Indonesian mangroves prove to be ‘sponge gardens’

Gepubliceerd op
16 mei 2013

The mangroves in the Caribbean are famous for housing a unique and diverse sponge fauna. Indonesia contains the most diverse mangrove ecosystems in the world, covering an area of almost 50 000 km2 , yet an ardent belief existed among sponge biologists that Indo-Pacific mangroves do not support the same type of sponge diversity as those in the Caribbean. Lisa Becking of IMARES Wageningen UR, together with her colleagues from Naturalis, studied sponges in mangroves in Indonesia along the coast and in marine lakes.

Photo: Sponges (pink and brown) and sea squirts (yellow) on a mangrove root. Photo's by Lisa Becking

Colourful diversity

This research shows that the opposite is true: Indonesian mangroves in fact display a colourful diversity of sponges! Particularly marine lakes, small bodies of seawater surrounded by land, proved to be a ‘sponge gardens’ where the coast was covered by a colourful carpet of woven sponges. During this study many undescribed sponges species were found, these species are new for science.

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The aim of the study was to quantify spatial variation in the abundance and species composition of sponges in marine lakes and adjacent coastal mangrove systems in the Berau region of Indonesia. Variation in species assemblages between localities can provide information on marine area relationships or connectivity, reflecting the processes operating in those areas. Knowledge of species diversity and spatial distribution patterns are furthermore essential for the design of successful Marine Protected Areas.

Sponges were chosen as a target group to measure biodiversity, because sponges are one of the most diverse taxa in the lakes and important players in reef and mangrove systems outside of the lakes in terms of diversity, biomass and filtering activities.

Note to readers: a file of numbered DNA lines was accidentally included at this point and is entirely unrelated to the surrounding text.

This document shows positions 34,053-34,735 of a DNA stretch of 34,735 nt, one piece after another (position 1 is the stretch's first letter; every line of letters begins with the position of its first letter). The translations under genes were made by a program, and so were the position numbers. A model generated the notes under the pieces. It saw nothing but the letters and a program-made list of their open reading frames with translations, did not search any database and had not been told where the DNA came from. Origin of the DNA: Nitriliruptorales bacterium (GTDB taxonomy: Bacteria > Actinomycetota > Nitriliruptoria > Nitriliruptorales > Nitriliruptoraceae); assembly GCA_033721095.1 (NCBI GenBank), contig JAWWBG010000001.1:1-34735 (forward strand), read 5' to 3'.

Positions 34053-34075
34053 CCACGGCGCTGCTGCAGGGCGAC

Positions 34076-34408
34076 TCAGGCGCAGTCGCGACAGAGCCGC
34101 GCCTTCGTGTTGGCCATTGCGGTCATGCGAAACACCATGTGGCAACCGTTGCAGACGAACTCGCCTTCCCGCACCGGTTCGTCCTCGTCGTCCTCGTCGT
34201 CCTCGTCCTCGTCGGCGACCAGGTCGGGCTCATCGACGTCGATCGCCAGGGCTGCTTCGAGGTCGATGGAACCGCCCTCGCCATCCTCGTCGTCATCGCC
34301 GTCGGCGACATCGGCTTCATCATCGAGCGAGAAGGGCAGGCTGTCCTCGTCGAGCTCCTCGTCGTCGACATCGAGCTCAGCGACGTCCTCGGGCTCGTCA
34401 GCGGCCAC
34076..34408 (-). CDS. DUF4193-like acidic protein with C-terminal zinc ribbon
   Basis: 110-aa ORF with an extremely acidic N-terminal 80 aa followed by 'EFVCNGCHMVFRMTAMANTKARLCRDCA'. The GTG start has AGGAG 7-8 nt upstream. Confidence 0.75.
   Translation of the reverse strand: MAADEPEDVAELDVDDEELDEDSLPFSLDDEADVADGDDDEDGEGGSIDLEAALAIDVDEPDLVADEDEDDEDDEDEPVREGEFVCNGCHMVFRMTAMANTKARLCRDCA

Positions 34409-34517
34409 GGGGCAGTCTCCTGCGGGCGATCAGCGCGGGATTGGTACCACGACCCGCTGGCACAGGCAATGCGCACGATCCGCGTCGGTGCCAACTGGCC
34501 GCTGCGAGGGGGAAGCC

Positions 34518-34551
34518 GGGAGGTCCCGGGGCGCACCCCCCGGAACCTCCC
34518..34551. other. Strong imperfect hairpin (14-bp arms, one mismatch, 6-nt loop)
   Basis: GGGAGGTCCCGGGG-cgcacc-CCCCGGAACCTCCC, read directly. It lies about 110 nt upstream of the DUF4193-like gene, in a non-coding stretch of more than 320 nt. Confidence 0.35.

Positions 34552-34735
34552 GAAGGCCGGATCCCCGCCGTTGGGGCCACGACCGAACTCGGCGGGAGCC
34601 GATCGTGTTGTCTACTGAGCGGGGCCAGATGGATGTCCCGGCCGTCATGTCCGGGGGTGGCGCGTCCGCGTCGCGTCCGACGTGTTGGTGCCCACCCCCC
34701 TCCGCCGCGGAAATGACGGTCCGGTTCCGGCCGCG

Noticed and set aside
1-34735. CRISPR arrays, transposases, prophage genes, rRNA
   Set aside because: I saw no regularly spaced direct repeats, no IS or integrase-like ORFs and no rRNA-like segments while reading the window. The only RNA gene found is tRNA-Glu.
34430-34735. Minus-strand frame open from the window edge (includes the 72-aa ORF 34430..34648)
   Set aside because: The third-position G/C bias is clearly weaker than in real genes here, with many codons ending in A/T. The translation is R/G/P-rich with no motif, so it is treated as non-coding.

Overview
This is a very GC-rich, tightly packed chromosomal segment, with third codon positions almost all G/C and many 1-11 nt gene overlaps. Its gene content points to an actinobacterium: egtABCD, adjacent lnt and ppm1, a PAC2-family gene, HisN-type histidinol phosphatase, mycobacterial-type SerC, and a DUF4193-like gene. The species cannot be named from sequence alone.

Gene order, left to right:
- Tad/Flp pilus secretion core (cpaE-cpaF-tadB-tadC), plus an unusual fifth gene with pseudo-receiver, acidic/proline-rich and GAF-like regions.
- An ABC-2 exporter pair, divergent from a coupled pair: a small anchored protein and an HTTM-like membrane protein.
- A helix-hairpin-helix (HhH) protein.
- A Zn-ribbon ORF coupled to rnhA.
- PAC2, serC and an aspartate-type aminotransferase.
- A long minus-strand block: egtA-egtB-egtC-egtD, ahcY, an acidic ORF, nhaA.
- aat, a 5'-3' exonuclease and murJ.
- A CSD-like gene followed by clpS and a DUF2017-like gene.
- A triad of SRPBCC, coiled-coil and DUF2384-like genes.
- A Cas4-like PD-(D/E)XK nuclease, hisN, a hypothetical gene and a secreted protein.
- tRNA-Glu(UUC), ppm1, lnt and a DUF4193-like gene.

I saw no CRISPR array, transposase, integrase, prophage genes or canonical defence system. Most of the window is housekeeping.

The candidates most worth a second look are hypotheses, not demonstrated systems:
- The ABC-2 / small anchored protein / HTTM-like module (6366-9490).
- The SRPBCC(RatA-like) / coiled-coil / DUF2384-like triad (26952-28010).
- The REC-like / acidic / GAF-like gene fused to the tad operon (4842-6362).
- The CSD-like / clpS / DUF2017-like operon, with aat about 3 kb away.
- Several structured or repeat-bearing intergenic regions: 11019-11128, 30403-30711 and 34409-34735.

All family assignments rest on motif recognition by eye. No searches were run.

New sponge species

A total 10.167 individual sponges were counted. These belonged to 115 species of which at least 40 are new to science. The new species were all found in marine lakes. Marine lakes are vulnerable to anthropogenic threats such as exploitation and alien species introduction. The findings of this research therefore have important implications for conservation. As a result , there the researchers collaborated with WWF/The Nature Conservancy Berau.

Research in new systems in the Tropics will inevitably lead to the discovery of new species for science. And unique species could have unique compounds that may be beneficial for humans. Because sponges also can be seen as little pharmacies – they produce a plethora of toxins that can be interesting for the pharmaceutical industry. For example, Zovirax®, the cream that anyone who suffers from herpes will know well, contains the compound Acyclovir which is derived from a spongecompound.

Coral Triangle

The sea covers over 70% of the earth, approximately 1-10 miljon species live in the sea of which it is estimated that two-thirds is yet undescribed. The region of the present study is in the Coral Triangle, the area between Malaysian, Philipinnes, Indonesia. And Papua New Guinae with the highest marine biodiversity on earth. With the present study we have inventoried a large number of new species and we are in the process of scientifically providing names for them. As such this study aids in a small way in closing the vast gap in biodiversity knowledge.